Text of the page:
The doobie in the corner of Wilson’s mouth hangs near his chin, glows red with his final toke. He buttons green fatigue pants. “Guy could get crotch rot just from pissing,” flips the joint into his mouth, rolls his tongue, swallows, and spits out the grit. “Waiting is chigger under the skin shit.”
The men stand close in the darkness, to hear each other, to share bravery, to resist the thrum of the jungle.
“Never gonna wait again, not even for ‘tang’.” Wilson’s gaze passes over their shoulders, like he sees someone, spots something. He wants to close his eyes, but no one sleeps up country. Three in the morning is noisy - animal grunts, moisture drips from trees, thicker than spit, louder than the worn faucet in the bathroom sink, “Whatcha’ gonna do when you get home?”
No one asks if you get home, always when you get home.
Detroit Deke rolls a spliff fatter than his thumb, cups the Zippo and drags. Inhales like a kid with a helium balloon. “Never gonna wait. First get me some boom boom in Saigon. Be gone.”
Robbie Jones creases his forehead, already wrinkled beyond his 19 years. “Me - third base for the Phillies - the hot corner. You think hot here, hell, watch me.”
“You so good, catch this.” Wilson under hands his helmet through the shadows, cracks Robbie in the chest. They watch the helmet tumble, then Wilson flops on his belly, outstretches his arms like he’s pushing a double into a triple.
Robbie falls. They tumble, wrestle, kids playing.
Deke slits his eyes, “boys, you gonna get dirty.” Grabs for a leg, jumps the heap. “You stink man.”
“Him, not me.”
“My shit don’t stink.”
Wilson, Derek, and Robbie wiggle on the ground, camouflage bodies disappear into false dawn. Their patterned breaths rise like a fastball over the plate. Two away. Strike him out.
“Shit man. How we gonna do this?”
Robbie says, “Like baseball. Every base we steal - closer to a run, closer to home, to the win. Every 90 feet, that’s all.”
Deke snorts, “You got this knocked? A can of corn?” But sits up, crooks his elbow and pretends to finger a baseball. “Got me a decent sinker.”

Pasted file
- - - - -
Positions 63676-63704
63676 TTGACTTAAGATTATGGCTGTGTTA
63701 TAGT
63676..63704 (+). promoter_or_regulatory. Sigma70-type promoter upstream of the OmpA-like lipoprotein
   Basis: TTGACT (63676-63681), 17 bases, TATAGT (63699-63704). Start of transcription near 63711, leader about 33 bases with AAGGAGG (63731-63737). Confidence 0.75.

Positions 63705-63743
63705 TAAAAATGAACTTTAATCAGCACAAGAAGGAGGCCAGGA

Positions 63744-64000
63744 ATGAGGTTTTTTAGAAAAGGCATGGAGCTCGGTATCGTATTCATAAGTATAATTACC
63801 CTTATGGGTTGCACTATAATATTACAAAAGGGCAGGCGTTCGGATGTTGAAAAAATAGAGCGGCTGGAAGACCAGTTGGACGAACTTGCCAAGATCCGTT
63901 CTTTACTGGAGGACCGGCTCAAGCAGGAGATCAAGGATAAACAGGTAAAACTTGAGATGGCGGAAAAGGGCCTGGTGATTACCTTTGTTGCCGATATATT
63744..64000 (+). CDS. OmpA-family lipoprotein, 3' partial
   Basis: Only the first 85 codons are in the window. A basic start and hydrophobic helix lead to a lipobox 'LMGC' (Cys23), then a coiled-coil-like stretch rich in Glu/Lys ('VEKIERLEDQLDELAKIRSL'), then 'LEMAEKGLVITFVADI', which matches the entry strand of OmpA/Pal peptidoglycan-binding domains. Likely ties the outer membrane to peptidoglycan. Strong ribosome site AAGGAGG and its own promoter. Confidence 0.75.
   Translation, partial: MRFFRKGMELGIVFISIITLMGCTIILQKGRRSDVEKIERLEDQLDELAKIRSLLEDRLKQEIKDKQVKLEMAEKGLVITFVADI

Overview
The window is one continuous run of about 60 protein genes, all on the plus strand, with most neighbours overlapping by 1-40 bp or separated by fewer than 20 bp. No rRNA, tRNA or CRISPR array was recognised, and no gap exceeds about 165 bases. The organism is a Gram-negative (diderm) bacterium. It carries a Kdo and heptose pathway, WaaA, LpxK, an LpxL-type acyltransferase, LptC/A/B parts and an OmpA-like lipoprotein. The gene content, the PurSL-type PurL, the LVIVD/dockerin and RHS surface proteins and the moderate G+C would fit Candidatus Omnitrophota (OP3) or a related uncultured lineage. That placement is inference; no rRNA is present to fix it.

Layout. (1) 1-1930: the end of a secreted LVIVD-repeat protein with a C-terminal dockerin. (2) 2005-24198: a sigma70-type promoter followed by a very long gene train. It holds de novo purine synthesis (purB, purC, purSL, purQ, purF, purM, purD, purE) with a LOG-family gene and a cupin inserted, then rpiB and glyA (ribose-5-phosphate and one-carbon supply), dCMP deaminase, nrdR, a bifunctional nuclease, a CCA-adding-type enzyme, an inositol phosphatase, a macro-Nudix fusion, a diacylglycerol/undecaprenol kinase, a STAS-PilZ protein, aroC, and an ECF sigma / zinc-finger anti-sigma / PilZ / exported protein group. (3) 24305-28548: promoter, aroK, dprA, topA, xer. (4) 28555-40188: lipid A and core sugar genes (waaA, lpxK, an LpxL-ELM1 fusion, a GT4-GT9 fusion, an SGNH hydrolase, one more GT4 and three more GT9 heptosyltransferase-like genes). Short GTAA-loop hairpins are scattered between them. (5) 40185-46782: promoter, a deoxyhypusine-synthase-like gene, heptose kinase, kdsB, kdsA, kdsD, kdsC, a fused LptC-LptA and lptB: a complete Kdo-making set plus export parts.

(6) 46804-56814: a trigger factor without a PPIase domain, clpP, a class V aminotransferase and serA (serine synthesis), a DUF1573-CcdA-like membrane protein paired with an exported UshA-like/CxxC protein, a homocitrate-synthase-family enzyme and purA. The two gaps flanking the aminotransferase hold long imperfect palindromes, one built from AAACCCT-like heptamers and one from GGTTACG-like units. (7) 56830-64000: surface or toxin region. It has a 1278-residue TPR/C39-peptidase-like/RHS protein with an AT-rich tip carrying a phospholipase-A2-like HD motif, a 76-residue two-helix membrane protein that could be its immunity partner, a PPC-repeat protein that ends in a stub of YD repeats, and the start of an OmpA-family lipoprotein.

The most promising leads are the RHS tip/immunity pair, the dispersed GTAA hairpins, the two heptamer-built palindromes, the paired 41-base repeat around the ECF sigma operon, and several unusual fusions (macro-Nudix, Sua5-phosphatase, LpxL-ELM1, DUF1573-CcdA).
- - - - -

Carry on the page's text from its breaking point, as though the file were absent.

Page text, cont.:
Wilson closes his eyes, listens to Robbie and Deke, patter and chatter, and smiles, pictures them in a stadium, somewhere stateside. “I’ll save your rookie cards. Add to my big ass collection.” He raises on his haunches, pulls his pack on his shoulder, “let’s go” and steps away into the one-eyed sleepless night.
He swears he hears the motorcycle sound of baseball cards clipped to the spokes of the wheels of his bicycle. He feels himself pumping the pedal faster, perhaps today will be the best game of his life. Clack, clack, clack, he races along the path, balancing the catcher’s mitt on his thigh with one hand, his other steadies the Schwinn.
A changeup pitch slams with a sharp rush of air. He opens his glove, the strings brush his wrist, the pocket ready. Underneath the leather webbing, his palm stings.
Mary Pauer, twice recipient of the literary fellowship in fiction from the Delaware Division of the Arts, has been an artist in residence at Biggs Museum and is a speaker/scholar for the Delaware Humanities Forum. Her short fiction has won local awards as well as recognition from the National Federation of Press Women. She has been published in The Delaware Today Magazine and in Delaware Beach Life.
Her newest collection of prose and poetry, Traveling Moons, will be available this fall. Her recent work can be read in The Chaos, a quarterly journal of personal narrative, and in the anthology Rehoboth Reimagined. She freelances as a developmental editor and has several private clients. Otherwise, she is in the barn explaining the Aristotelian Arc to her horses, one of whom, a rescue, would have died of starvation and neglect had the horses not been seized. Two of the eleven did not survive.